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Broadening your perspective: How social factors impact your business

Broadening your perspective: How social factors impact your business

3 Minute Read

The “S” side of ESG can often be difficult to interpret, because “social” is such a broad term. Nowadays, it needs to encompass more than simply having a plan for Corporate Social Responsibility (CSR), community engagement, or charitable giving.

The social factors you need to prioritize include:

  • Culture
  • Equity, Diversity, and Inclusion (EDI)
  • Working conditions
  • Customer data privacy
  • Modern slavery
  • Human rights
  • And more

As you put your mind to making positive contributions to society, rather than simply maximizing your bottom line, you’ll find your organization can become more sheltered from risk and more successful in the long term.

Leader, Consulting – Organizational Renewal

It’s safe to assume almost all Canadian business owners and people leaders are aware that the “S” in ESG stands for “social”. On its own, however, the word “social” can mean many things; your responsibility as an organizational leader is to help your social engagements become more meaningful to your community, your customers, and your team members, and re-examine your assumptions regarding what that should look like.

Ideas such as “Corporate Social Responsibility” and “Community Engagement” aren’t new, but they are sometimes plagued by oversimplified interpretations or execution: if we simply give money to charity and do some volunteer work, our social obligations are satisfied. The truth is you need to prioritize real outcomes that are relevant to your organization’s purpose and values. Grand gestures and photo ops are trivial compared to consistently doing the little things right, for the right reasons.

What is actually included in the “S” of ESG?

At its core, the “S” in ESG is underpinned by an understanding that your organization should stand for more than simply bringing in as much money as possible for yourself and your investors. If you have the position, the visibility, and the influence to make the world a better place, you should leverage it.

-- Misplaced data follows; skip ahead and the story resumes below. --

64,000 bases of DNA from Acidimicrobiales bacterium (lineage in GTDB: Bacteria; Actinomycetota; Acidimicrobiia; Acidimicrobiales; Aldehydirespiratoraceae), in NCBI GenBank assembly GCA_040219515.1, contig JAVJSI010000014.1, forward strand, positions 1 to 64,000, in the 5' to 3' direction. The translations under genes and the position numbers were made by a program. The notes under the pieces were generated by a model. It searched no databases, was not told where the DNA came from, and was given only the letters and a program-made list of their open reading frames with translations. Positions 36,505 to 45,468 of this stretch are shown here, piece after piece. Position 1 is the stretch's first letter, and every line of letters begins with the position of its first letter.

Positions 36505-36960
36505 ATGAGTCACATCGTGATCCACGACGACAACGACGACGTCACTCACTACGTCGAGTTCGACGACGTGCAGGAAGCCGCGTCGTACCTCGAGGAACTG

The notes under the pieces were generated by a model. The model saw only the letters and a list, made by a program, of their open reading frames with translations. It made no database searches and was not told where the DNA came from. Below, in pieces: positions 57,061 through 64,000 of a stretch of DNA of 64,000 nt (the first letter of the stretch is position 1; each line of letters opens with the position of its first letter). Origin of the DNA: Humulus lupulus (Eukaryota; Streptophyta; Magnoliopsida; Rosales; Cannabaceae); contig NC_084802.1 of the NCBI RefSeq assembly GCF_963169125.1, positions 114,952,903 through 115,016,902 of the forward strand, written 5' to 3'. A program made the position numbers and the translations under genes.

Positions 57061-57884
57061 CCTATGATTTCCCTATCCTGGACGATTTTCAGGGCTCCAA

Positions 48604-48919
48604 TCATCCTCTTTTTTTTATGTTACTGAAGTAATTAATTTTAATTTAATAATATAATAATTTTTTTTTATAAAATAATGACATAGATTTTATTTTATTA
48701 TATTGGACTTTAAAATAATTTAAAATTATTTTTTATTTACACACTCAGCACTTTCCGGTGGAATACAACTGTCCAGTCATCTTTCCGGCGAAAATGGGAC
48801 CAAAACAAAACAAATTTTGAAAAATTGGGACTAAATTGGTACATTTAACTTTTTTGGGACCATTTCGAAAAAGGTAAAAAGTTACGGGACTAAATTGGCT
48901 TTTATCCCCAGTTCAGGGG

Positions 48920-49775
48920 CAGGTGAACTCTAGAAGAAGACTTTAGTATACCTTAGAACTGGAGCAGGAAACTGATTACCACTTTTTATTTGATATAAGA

“Social” is an umbrella term; as you break it down into its components, your social responsibilities become clearer, and your initiatives become more impactful. You can start by separating your social priorities into two domains: Internal and External.

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Internal factors

Oftentimes, your outward-facing social efforts will be seen as hollow if you don’t have your own house in order first. Here are some examples of internal factors that fall under the “S” umbrella:


Even if the task seems elusive, you have a responsibility to oversee and shape your organization’s culture. How you choose to run your organization, and the quality of the relationships between your team members, all fall under the “social” umbrella. 

Ask yourself: Does our organization, consciously or unconsciously, harbour behaviours like bullying, intimidation, or exploitation? Are we doing enough to create psychological safety, and a workplace where people enjoy contributing and building relationships?

Equity, Diversity, and Inclusion (EDI)

It’s not enough to simply have an EDI policy. Your role as a business owner or people leader includes overseeing its effectiveness, being a champion of its execution, and making sure everyone has a voice.

Ask yourself: Are decisions regarding compensation, promotion, and hiring made with equity top-of-mind? Do our people have the confidence and the tools to speak up if they are a victim of discrimination, or witness it?

Working conditions

You may not immediately associate issues such as occupational health and safety to the “S” side of ESG, but the truth is working conditions can play an immense role in your team members’ quality of life. Going above the minimum legal requirements to ensure your employees have a positive experience at work, and being an advocate for safety (in all its forms), is among your social responsibilities.

Ask yourself: Do we solicit the feedback of our team members to ensure their work life doesn’t hinder their well-being? Aside from obvious items like workplace injuries, what aspects of safety do we need to think about more seriously?

Customer data privacy